Many cytokines, identified as the product of inflammatory and immune cells, are expressed in human uterine tissue. These cytokines, appear to play a key role in varies endometrial functions, including the endometrial receptivity and early embryonic development granulocyte colony-stimulating factor (G-CSF) is a cytokine that produced primarily by hematopoietic cells. Recently G-CSF and G-CSF receptors have been also shown to be produced by endometrium, decidua and placenta, that suggesting that it may play a role in decidual and placental function Calhoun et al described the presences of G-CSF and its receptor in various human fetal tissues to (11, 12).
In 2011, Gleicher et al first used intrauterine G-CSF in four patients undergoing IVF with thin endometrium after standard endometrial preparation. All the patients successfully underwent ET and conceived. This demonstrates G-CSF as an novel remedy in patients with unresponsive, inadequate, and thin endometrium (9). Subsequently, the same author conducted a pilot cohort study of G-CSF in 21 patients. In their study endometrial thickness increased from 6.4-9.3 mm on average. They also suggests that G-CSF treatment may, in general, improve IVF pregnancy chances (10). This novel therapy demonstrated a hopeful result. The above-mentioned studies involved women with thin endometrium in a stimulated IVF program.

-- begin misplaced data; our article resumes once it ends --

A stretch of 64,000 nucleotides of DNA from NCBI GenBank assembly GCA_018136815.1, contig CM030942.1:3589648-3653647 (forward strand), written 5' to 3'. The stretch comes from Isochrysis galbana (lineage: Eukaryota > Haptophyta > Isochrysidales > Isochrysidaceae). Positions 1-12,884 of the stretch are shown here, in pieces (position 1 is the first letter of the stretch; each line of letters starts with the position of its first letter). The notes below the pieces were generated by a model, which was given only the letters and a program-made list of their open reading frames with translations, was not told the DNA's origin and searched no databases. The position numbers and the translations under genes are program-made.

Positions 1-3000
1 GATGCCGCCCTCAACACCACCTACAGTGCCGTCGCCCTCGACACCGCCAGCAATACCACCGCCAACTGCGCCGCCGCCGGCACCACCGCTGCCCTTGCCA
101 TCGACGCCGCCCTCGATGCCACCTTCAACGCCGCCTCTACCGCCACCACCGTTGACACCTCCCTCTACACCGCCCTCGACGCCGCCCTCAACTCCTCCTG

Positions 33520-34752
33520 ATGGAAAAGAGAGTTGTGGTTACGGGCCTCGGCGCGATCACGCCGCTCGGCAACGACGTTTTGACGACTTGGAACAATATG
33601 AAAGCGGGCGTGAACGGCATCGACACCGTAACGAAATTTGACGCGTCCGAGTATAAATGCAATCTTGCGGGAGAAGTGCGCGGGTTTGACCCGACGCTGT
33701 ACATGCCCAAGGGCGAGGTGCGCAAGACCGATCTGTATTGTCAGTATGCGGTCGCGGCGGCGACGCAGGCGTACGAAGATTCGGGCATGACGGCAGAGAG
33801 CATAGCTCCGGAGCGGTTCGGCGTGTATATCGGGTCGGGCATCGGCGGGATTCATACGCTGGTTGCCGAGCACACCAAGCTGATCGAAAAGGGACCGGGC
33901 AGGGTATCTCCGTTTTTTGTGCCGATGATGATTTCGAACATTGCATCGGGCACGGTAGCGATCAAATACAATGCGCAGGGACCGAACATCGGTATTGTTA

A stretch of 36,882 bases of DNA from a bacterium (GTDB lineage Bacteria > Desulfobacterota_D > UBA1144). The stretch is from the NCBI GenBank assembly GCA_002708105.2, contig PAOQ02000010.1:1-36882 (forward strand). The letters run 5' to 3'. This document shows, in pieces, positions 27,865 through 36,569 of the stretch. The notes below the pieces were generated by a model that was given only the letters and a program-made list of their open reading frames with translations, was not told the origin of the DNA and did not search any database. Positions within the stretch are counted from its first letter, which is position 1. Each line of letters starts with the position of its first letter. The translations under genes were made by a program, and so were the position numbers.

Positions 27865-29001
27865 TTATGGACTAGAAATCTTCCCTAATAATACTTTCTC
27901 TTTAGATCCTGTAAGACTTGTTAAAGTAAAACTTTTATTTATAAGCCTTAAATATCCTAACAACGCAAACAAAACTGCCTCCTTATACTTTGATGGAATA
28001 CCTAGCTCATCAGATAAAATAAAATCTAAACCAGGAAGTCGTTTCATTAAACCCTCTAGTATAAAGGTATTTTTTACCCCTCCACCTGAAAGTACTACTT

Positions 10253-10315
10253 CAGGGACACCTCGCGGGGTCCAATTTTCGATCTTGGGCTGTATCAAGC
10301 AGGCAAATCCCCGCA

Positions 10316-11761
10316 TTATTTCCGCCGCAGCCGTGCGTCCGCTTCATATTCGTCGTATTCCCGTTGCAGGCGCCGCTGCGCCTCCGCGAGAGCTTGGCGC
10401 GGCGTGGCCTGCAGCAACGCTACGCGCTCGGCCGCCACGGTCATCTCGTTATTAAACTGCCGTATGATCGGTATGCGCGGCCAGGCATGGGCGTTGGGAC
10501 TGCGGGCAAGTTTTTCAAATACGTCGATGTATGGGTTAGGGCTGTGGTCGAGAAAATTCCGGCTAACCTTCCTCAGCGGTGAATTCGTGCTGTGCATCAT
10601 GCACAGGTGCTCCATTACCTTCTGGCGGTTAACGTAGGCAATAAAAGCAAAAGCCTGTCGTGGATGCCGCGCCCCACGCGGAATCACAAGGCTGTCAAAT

More over G-CSF treatment is still a new remedy and the efficacy of G-CSF in improving endometrium, and possibly pregnancy rates, needs to be confirmed in randomized controlled trials. We planned this study to investigate whether endometrial perfusion with G-CSF is able to improve endometrial thickness and pregnancy outcomes in women with thin endometrium in FET cycles.
Materials and methods
This interventional, non-randomized clinical trial was performed at the Yazd Research and Clinical Center for Infertility, Shahid Sadoughi University of Medical Sciences between September 2013 and March 2014. The study was approved by the Ethics Committee of the university. Informed written consent was obtained from all couples. 68 women with endometrial thickness below 7mm at 12th-13th day of frozen-thawed embryo transfer cycle were allocated in this study. Patients less than 20 years, older than 40 years, those with BMI>30 Kg/m2, history of endocrine disorders, systemic diseases, severe endometriosis, repeated (≥3) implantation failure, repeated (≥3) abortion, congenital or acquired uterine anomaly, were excluded from the study.